Professional Comment

How Singapore’s Tourism Industry Coped with COVID-19 and What the UK Can Learn

By Benedict Pek, Lecturer, School of Hospitality & Tourism at LSBF Singapore (

Singapore has always been a popular tourist destination, the COVID-19 pandemic, however, has greatly affected its tourism industry. Due to unprecedented global travel restrictions and border closures, there was a major decline in both visitor arrivals and tourism receipts in 2020.Visitor arrivals fell by 85.7% in 2020 to reach 2.7 million, while tourism receipts declined by 78.4% to S$4.4 billion in the first three quarters of 2020.All tourism-related industries saw their sales plunge as they were unable to sustain the high rental costs and staff wages. Some restaurant chains chose to wind down business as they were not able to sustain with little profit. Hotels suffered as their occupan- cy rates continued to decrease drastically and employees were being laid off from work, causing high levels of anxiety.

Even during these difficult times, tourism businesses played a key role in Singapore’s battle against COVID-19. Hotels offered their properties for various accommodation purposes, including quarantine facilities and Stay-Home Notice facilities. Our two resorts also contributed in other ways. More than 2,000 Resorts World Sentosa employees served at the Community Care Facility at Singapore EXPO where they managed operations, provided meals and packed care kits. Marina Bay Sands donated around 15,000 kg of food and packed 15,000 care kits for migrant workers and low-income families affected by the pandemic.

When the outbreak in migrant worker dormitories happened last year, Singapore’s cruise industry assisted by providing the world’s first migrant worker dormitory on cruise ships as accommodation for workers who had recovered from COVID-19.

Tour agencies played their part during the pandemic too. Many tour guides stepped up as Safe Distancing Ambassadors (SDAs) and were deployed to places like the Central Business Districts and shopping malls to ensure people were compliant with the safe distance measures in crowded areas.

The Singapore government along with Singapore Tourism Board (STB) brought in several solutions to aid Singapore’s tourism industry.The SingapoRediscover Voucher of S$100 were given out to spend at any local hotels and attractions.This also helped to boost the hotels’ occupancy rates and attraction’s revenue.

STB has introduced a scheme that supports third-party costs of professional cleaning services incurred by tourism-related establishments impacted by the COVID-19.This scheme is open to tourism-related establishments which had assisted in providing shelter aids to COVID-19 related personnel.These third-party cleaning services will be responsible in the thorough cleaning and sanitizing of these venues.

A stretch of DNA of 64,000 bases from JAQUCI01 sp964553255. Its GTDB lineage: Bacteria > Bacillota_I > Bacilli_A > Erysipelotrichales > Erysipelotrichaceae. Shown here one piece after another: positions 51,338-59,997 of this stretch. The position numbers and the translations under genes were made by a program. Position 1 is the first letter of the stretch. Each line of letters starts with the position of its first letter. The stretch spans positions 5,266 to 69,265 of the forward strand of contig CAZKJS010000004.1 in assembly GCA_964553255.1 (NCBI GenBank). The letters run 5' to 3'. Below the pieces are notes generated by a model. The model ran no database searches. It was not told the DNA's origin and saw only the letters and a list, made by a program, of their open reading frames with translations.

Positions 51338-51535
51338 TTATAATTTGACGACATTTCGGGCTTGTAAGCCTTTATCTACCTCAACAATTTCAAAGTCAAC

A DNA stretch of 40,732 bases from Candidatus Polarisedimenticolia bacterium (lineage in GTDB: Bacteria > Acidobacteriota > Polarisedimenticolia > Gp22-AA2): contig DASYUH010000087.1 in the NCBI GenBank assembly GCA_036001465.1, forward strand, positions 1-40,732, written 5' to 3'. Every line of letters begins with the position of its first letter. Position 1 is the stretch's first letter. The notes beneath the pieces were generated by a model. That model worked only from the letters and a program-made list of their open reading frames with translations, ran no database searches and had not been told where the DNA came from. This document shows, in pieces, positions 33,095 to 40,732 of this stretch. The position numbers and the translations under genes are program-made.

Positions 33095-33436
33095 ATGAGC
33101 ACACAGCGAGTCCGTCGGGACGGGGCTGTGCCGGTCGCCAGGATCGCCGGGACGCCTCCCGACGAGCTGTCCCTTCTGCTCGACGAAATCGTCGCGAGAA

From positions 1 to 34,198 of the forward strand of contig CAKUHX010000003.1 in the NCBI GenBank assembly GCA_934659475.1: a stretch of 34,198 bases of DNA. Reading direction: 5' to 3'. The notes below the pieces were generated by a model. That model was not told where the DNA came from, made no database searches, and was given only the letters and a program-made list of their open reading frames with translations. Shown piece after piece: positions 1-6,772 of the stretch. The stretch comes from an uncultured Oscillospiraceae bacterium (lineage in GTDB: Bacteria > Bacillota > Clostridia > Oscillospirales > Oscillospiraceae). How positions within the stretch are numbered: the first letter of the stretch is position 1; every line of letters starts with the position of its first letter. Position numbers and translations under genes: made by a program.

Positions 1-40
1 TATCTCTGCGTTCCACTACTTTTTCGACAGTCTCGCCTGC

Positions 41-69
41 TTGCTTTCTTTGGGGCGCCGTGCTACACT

The government also encouraged tourism-related industries to upskill their employees during the period. The government cut course fees significantly when the establishments sent their employees for training. STB granted 132 study awards to employees in the tourism sector in 2020, which was a two-fold increase com- pared to 63 awards given in 2019.This shows a testament to the tourism businesses’ commitment to upskilling employees to future-proof their workforce.

The government also introduced funding for IT innovations for the tourism industry. Businesses could use the fund to adopt innovative solutions to enhance cleanliness and hygiene standards. Some hotels implemented a Smart AI Access Control to allow their workforce to remotely control doors within guest rooms to reduce risk due to touching and handling.The hotels also adopted an antimicrobial anti-viral solution that reduces the time needed to clean and disinfect areas by coating touch points with an enhanced self-cleaning photocatalytic surface treatment, which eliminates common bacteria and viruses. Finally, hotels implemented a contactless temperature screening system with facial recognition technology.

Even with the development of several vaccines, it will take time for mass leisure travel and traveller confidence to return.Therefore, we expect tourism arrivals and tourism receipts to remain weak in 2021.We should continue to support the tourism industry to sustain key capabilities, meeting evolving consumer needs and emerging travel trends once cross-border travel resumes.We will also continue to support local jobs and create opportunities for the industry to thrive in the new environment by encouraging domestic advocacy and building domestic demand.